Placement flexM1

Believe it or not, my mom bought me implants as a Xmas present (technically, I ordered it, but it is from her, as long as I promised to get them installed by a professional) :grin:

Anyways I’ve got one xM1, one flexM1 and one NeXT
My appointment to install them is on the 23rd, and I’m starting to doubt my thoughts on placement.

My initial thought is this: both xM1 and flexM1 on my left hand and the NeXT on my right (between thumb and index)

My reasoning for the placements are:
NeXT: mainly to open garage door, car etc and I approach it from the right side

xM1: for work, where I approach the reader on my left side

flexM1: for the Yale doorlock which has a low powered reader, approached on the left side

… But now I wonder if a better placement of the flex would be knifes edge or in L4?
My main concern is that I have a lot of veins there, and am unsure how comfortable it’d be to have a flex there… :roll_eyes:

Any feedback would be much appreciated.
And before Xmas I’ll be one of you :grin:

my thoughts are L3 for the flexM1 … more tissue… more easily avoid veins…

but the arm isn’t a bad place either… just test the flexM1 with the reader first… tape the poly pouch to your arm and hand and test it out for comfort before deciding.

Actually I think it’s not great, and here’s why:

My flexM1 is in the back of my hand (L3) and even with the extra wrist articulation that affords more positioning options, I have to twist my arm and wrist in odd ways to present it to my Yale Doorman lock.

The problem is, the lock’s reader can only read it well if it’s presented horizontally to 45 degrees across the reader, and the door is sunk about 6 inches within the door frame. As a result, I have to bend my wrist 90 degrees to clear the frame and barely hit the reader at the right spot and at the right angle.

If the chip was in my arm, I could only present it vertically, and I’d have to tiptoe and / or pull hard on my shoulder to get the chip to the right height. And I’d have to look for the sweet spot even longer, because the Yale Doorman being the finicky little bitch that it is, it just doesn’t work very well with that implant held vertically.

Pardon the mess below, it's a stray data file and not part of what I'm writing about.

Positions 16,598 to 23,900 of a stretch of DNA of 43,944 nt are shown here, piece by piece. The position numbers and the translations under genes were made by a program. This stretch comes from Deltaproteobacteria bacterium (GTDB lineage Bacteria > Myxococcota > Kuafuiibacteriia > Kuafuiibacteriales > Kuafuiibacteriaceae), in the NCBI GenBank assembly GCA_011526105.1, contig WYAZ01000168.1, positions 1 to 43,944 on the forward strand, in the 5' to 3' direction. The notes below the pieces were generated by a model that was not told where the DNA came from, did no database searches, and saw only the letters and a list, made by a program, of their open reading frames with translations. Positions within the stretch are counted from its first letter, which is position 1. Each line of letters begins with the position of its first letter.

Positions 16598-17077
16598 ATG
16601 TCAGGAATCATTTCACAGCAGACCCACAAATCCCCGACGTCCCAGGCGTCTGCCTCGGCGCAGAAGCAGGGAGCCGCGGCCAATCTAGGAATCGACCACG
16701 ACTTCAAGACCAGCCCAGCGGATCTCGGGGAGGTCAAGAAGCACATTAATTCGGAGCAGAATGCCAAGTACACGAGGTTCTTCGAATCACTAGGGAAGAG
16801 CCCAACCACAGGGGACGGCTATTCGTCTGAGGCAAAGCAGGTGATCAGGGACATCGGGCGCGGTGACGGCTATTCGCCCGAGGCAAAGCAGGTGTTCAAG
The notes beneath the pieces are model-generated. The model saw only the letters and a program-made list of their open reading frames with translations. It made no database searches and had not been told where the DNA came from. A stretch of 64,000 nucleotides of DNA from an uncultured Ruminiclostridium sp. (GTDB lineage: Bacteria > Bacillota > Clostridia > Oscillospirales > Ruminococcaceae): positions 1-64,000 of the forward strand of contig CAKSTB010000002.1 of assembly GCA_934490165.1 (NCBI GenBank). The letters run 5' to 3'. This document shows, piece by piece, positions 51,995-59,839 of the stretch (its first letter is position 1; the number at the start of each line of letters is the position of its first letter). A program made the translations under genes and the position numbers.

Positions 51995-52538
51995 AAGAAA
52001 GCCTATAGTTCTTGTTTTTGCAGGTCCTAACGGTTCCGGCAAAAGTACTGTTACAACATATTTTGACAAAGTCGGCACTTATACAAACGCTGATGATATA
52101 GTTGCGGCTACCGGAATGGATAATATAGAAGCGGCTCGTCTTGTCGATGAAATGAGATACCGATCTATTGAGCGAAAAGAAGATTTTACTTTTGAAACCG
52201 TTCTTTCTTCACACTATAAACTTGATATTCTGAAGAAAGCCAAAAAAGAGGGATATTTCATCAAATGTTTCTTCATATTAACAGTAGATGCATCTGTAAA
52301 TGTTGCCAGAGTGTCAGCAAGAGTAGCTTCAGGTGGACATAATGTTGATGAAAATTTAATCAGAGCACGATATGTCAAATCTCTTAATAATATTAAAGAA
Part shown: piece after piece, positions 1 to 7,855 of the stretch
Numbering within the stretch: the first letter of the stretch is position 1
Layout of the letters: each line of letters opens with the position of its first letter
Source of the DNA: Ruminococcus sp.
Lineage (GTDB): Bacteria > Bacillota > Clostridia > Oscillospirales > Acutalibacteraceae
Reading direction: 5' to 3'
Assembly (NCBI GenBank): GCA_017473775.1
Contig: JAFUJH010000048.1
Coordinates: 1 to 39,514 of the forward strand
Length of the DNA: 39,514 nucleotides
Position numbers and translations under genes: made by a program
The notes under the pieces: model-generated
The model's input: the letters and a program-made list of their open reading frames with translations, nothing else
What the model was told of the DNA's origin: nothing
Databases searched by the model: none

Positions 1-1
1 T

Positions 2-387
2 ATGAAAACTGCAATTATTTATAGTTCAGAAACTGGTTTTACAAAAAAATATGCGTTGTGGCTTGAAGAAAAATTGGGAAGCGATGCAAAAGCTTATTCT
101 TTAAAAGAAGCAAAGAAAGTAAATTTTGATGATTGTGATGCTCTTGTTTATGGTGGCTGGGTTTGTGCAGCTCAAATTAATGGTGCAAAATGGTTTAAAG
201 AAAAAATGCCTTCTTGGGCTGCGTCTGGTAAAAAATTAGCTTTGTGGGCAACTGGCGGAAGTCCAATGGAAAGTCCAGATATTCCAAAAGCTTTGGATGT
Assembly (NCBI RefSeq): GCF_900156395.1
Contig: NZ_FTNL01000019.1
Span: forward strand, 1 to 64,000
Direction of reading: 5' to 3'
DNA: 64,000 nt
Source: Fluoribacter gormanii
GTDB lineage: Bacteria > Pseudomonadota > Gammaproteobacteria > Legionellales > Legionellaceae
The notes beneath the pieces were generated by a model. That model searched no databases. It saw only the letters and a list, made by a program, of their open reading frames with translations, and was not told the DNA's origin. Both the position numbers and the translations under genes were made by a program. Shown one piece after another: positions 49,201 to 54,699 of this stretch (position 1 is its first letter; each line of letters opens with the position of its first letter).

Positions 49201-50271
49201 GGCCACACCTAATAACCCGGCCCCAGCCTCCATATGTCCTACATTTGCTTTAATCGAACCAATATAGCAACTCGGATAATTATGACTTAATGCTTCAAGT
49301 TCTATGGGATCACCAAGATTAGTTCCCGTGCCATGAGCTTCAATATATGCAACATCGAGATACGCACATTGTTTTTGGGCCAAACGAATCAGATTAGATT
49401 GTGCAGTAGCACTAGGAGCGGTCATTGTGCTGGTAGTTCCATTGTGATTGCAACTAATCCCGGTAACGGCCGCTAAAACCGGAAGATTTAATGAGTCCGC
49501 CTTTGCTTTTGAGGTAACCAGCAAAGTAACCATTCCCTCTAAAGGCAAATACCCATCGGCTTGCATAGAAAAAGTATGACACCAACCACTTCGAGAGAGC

Also, even if the OP’s door placement is more favorable that mine, the day he wants to reuse his flexM1 on another, less convenient lock or reader, he’ll run into the same problem. I use mine on my office door’s NFC handle too for instance, and implanting it in my arm would have me bend my knees a bit to hit the reader. Not a big problem, but it wouldn’t be terribly convenient.

My opinion with implants is, the more distal the better. I really wish I could have implanted my flexM1 in one of my fingers: even in my hand, it’s not ideal placement-wise. But of course it’s too big for a finger.

Maybe I’ll shoot a video later to show what I mean. Later as in not in the polar winter’s night, since we get 2 1/2 hours of sunlight now, and I’m at work when the sun shines a bit :slight_smile:

Cool mom.

1 Like

Thanks for your input.

I tested the flex on my lock and it worked just as well on the arm as on the hand. (the lock is placed high up)
However, if I am to use it as a computer login as well, it’s definitely better to have in the hand (L3)

@anon3825968 how does it -feel- after healing?
L3 seems to go over the metacarpals, isn’t that uncomfortable? (main job is typing on a keyboard, and I’d really not want it to interfere with any hand movements)

(My main concern with the hand is that I have a lot of veins in my hand… But that’s mostly installation fear I guess… :stuck_out_tongue_winking_eye:)

L3 is between the metacarpals.

I implanted mine with the chip towards the fingers, so that it would sink between the metacarpal bones, just behind the metacarpal heads. The other end - the rounded end of the antenna - is flatter and rests over the hamate carpal. If you do it the other way round, the chip will stick out over the carpals and create a bump on that’ll surely hurt if you hit it.

The thing is, the implant isn’t longer than the metacarpal bone, but it sits a little further towards the wrist because it’s pushed out by the transverse ligament over the metacarpal heads as you extend your fingers. So it’ll find its space further back, and maybe a quarter of it will end up resting over the carpals. You don’t want the chip sticking out there.

Healing? There was no healing: the implant went it, and that was that. I literally forgot about it 10 minutes after it was installed. Well, perhaps I thought about it again when I got the single stitch removed.

As for how it feels, it doesn’t :slight_smile: I really have to push it sideways to feel it a little, or even see it.